The creators of Netflix’s Stranger Things Matt and Ross Duffer will head to trial. The brothers have been accused of stealing ideas from Charlie Kessler.

The Hollywood Reporter indicates they will head to trial after a Los Angeles Superior Court denied summary judgment.

Kessler claims the Duffer brothers stole ideas from his film script titled The Montauk Project. The film took place in the small New York town and featured “various urban legends” as well as “paranormal and conspiracy theories.” He specifically points to his concept of a sci-fi story set next to an abandoned military base.

Kessler’s attorney is demanding that he be made a partner and receive a third of all earnings from Stranger Things.

“If Defendants made $1 million from writing and producing a Series, a show that exists solely because of the ideas pitched to them by Mr. Kessler under the implied contract, then Mr. Kessler’s damages for his share of the joint venture would be one-third of the monies received, or $333,333.33.”

The Duffer brothers refute this claim and noted they didn’t “manifest any intent to enter into a binding agreement” with Kessler.

The Duffer brothers’ lawyer argued, “Charlie Kessler asserts that he met the Duffers, then two young filmmakers whom Kessler never had heard of, and chatted with them for ten to fifteen minutes.” He continues, “That casual conversation — during which the Duffers supposedly said that they all ‘should work together’ and asked ‘what [Kessler] was working on’ — is the sole basis for the alleged implied contract at issue in this lawsuit and for Kessler’s meritless theory that the Duffers used his ideas to create Stranger Things.”

However, Los Angeles Superior Judge Michael Stern ruled:

“The circumstances under which [Kessler] claims to have submitted his ideas to the defendants are not analogous. The plaintiff’s claimed expectations also differ significantly. He contemplated commercial exploitation and profitability… Triable issues of fact remain to be determined concerning what plaintiff said, what he meant to convey by his conversation and how the defendants responded before it can be definitively concluded whether or not an implied in fact contract was formed.”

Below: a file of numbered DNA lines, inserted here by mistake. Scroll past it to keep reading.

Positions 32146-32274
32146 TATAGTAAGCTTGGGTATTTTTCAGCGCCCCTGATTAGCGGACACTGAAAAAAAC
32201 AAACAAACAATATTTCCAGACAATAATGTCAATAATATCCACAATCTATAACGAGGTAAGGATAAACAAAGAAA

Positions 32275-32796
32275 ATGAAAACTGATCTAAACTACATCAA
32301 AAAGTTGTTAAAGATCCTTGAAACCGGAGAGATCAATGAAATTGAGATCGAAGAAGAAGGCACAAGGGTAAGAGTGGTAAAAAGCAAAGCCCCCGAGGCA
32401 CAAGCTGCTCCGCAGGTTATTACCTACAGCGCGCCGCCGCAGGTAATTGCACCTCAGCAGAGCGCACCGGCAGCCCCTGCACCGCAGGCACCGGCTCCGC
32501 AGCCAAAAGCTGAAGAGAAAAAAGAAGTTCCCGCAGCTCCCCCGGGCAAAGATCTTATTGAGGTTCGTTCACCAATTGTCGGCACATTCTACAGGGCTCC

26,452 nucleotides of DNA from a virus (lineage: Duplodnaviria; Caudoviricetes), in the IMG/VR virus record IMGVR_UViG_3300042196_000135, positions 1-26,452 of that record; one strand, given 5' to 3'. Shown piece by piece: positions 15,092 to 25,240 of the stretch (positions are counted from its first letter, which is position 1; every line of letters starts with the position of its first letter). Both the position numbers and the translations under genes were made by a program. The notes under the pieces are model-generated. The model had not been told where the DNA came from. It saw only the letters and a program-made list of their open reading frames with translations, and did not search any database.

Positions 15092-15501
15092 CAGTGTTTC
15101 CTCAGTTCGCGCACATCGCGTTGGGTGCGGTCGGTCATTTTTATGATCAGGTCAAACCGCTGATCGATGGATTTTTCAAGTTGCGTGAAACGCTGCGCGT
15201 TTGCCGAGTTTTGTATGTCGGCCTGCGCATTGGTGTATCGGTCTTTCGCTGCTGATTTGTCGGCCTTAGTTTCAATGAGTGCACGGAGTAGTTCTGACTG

The Duffer brothers argued they had actually begun working on a sci-fi film back in 2010.

The Judge noted they didn’t have “admissible evidence.”

“Without such admissible evidence, we are left with an issue of determining credibility that must be decided by the trier of fact.”

He added:

“Moreover, whether or not there is a similarity between the concepts to be discerned by comparing them is a subissue of independent creation that must be decided by the trier of fact.”

A Netflix spokesperson has stated the Duffer Brothers have their “full support.” They added, “This case has no merit, which we look forward to being confirmed by a full hearing of the facts in court.”

However, Kessler’s attorney Michael Kernan believes their is merit and felt vindicated after the judge dismissed the motion for summary judgment.

“Now that the Judge has ruled and denied their motion for summary judgment, we can now dispense with the nonsense promoted by the Duffers and Netflix that this lawsuit has no merit, and that they had ‘proof’ that they created the show. If the lawsuit had no merit, or if they actually had the ‘proof’ they created it, then their summary judgment would have won. They lost. These motions are very hard to fight and winning this Motion shows Mr. Kessler has a good case. We look forward to proving Mr. Kessler’s case at trial.”

A court date has been set for May 6, 2019.

The third season of Stranger Things Season 3 is expected to hit Netflix on July 4, 2019.

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    John F. Trent
    Founder and Editor-in-Chief

    John is the Editor-in-Chief here at Bounding Into Comics. He is a massive Washington Capitals fan, lover of history, and likes to dabble in economics and philosophy.